“The mass exodus from Ireland following the Potato Blight of 1846 saw over 1 million Irish emigrants pass through Castle Gardens between 1847-1861, all seeking to escape starvation, poverty and hardship. The majority arrived on American shores penniless.
For most Irish emigrants a farm environment in Ireland was all they would have known, where very little time and attention was paid to literacy. This meant that their only source of employment on arrival in New York was in the unskilled labour market (for men) and domestic service (for women). The 19th Century unskilled labour market was a dangerous one with very little pay, as our Irish Ancestors helped dig America’s first canals, lay the first Railroad tracks, and pave New York’s Streets. The Domestic Service market was no better, where hard labour and long hours was met with minimal pay.
With no savings, income or employment, many of our Irish Ancestors found themselves trapped in New York. The farmhouse and green fields of Ireland were replaced with over-crowded tenements filled with destitution, filth and disease. Whilst in Ireland, our Ancestor may have complained about having to share the family home with numerous siblings, parents and grandparents. In New York, they would have found themselves sharing a room with three, maybe four different families. In 1862 over 6,000 families were found to be living in Cellars in New York, with no light, drainage or sanitation. The stark reality in those early years of emigration was that most Irish Ancestors were worse off for leaving Ireland – many wanted to return home: few could afford to.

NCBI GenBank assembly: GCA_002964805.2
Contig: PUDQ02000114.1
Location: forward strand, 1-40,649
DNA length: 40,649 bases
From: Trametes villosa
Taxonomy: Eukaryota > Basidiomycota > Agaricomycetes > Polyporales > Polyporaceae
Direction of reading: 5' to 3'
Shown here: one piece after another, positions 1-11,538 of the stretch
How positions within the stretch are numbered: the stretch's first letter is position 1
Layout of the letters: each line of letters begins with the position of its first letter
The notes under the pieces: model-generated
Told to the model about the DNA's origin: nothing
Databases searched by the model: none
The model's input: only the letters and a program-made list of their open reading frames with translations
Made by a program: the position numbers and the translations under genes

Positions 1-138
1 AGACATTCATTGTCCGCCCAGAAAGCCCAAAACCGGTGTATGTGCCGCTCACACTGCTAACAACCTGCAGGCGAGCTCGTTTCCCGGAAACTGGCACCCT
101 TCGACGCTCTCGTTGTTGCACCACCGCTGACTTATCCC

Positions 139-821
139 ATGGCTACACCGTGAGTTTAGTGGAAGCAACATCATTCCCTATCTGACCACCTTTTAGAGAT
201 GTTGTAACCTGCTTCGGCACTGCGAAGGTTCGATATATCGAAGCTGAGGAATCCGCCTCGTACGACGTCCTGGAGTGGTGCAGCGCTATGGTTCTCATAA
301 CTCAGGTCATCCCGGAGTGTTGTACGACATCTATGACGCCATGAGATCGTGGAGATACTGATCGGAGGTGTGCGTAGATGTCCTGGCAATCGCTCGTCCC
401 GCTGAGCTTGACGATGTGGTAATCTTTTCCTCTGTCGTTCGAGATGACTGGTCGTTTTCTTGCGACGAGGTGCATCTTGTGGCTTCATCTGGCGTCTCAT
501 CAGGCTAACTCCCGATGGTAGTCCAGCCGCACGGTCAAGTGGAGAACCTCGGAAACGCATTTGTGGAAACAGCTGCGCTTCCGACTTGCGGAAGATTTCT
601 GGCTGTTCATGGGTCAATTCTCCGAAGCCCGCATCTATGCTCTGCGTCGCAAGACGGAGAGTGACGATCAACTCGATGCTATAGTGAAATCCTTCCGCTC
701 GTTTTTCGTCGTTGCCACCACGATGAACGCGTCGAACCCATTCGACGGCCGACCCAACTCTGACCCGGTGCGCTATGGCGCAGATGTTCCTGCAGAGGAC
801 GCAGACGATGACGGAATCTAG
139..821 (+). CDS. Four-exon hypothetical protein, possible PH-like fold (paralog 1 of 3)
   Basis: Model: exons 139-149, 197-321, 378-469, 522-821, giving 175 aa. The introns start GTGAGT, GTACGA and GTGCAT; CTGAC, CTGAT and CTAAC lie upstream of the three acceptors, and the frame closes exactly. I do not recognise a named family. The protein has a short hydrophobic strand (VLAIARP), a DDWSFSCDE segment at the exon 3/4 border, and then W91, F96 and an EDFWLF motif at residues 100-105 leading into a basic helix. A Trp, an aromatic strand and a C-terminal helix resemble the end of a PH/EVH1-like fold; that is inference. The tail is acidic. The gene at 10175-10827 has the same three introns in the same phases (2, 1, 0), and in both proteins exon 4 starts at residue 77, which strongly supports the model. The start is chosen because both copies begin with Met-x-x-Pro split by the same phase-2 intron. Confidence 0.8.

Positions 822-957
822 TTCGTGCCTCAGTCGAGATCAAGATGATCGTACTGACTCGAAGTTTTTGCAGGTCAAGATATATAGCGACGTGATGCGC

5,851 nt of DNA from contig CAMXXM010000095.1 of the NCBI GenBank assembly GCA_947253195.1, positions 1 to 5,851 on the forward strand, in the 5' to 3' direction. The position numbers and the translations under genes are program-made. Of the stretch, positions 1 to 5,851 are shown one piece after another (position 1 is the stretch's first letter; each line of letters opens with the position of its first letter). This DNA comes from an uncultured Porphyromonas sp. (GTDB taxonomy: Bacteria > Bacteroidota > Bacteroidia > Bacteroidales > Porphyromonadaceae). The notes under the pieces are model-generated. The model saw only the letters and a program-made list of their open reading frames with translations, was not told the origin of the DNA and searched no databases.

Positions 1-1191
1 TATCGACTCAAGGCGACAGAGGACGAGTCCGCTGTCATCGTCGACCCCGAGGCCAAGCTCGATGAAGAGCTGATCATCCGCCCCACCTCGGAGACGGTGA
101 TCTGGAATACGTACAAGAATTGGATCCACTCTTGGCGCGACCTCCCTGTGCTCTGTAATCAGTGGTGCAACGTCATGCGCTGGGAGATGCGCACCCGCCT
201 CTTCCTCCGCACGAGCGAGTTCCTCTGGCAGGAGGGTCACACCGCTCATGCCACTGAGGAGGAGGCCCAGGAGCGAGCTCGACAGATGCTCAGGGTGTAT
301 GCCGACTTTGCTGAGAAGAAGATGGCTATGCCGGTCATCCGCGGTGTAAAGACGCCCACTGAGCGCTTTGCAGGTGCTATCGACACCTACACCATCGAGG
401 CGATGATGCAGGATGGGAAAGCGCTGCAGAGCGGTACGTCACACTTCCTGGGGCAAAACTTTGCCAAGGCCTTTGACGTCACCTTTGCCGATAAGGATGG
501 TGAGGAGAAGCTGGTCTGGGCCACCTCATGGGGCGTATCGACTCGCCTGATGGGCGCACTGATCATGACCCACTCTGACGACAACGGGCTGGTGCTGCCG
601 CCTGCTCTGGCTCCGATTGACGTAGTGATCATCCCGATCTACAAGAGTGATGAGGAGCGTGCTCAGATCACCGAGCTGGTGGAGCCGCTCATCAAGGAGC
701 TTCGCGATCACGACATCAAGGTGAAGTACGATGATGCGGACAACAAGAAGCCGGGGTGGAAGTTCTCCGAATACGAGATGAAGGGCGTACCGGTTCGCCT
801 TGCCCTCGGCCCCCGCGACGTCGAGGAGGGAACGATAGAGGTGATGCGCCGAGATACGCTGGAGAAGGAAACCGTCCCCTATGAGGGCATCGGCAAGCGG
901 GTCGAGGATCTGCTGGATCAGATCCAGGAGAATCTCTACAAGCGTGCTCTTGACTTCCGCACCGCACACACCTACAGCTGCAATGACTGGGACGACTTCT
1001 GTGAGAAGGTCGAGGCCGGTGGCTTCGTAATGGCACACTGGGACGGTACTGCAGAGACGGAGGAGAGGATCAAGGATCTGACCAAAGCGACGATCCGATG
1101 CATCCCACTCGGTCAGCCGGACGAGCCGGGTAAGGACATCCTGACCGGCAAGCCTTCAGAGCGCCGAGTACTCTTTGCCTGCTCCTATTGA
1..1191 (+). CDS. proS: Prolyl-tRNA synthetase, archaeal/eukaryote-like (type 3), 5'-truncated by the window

Yet despite the hardships of life in the New World, with perseverance, our Irish Ancestors were able to claw their way out of the slums and secure a better future for themselves, and ultimately their families, both in the New World and in Ireland.”
Source Irish Family Research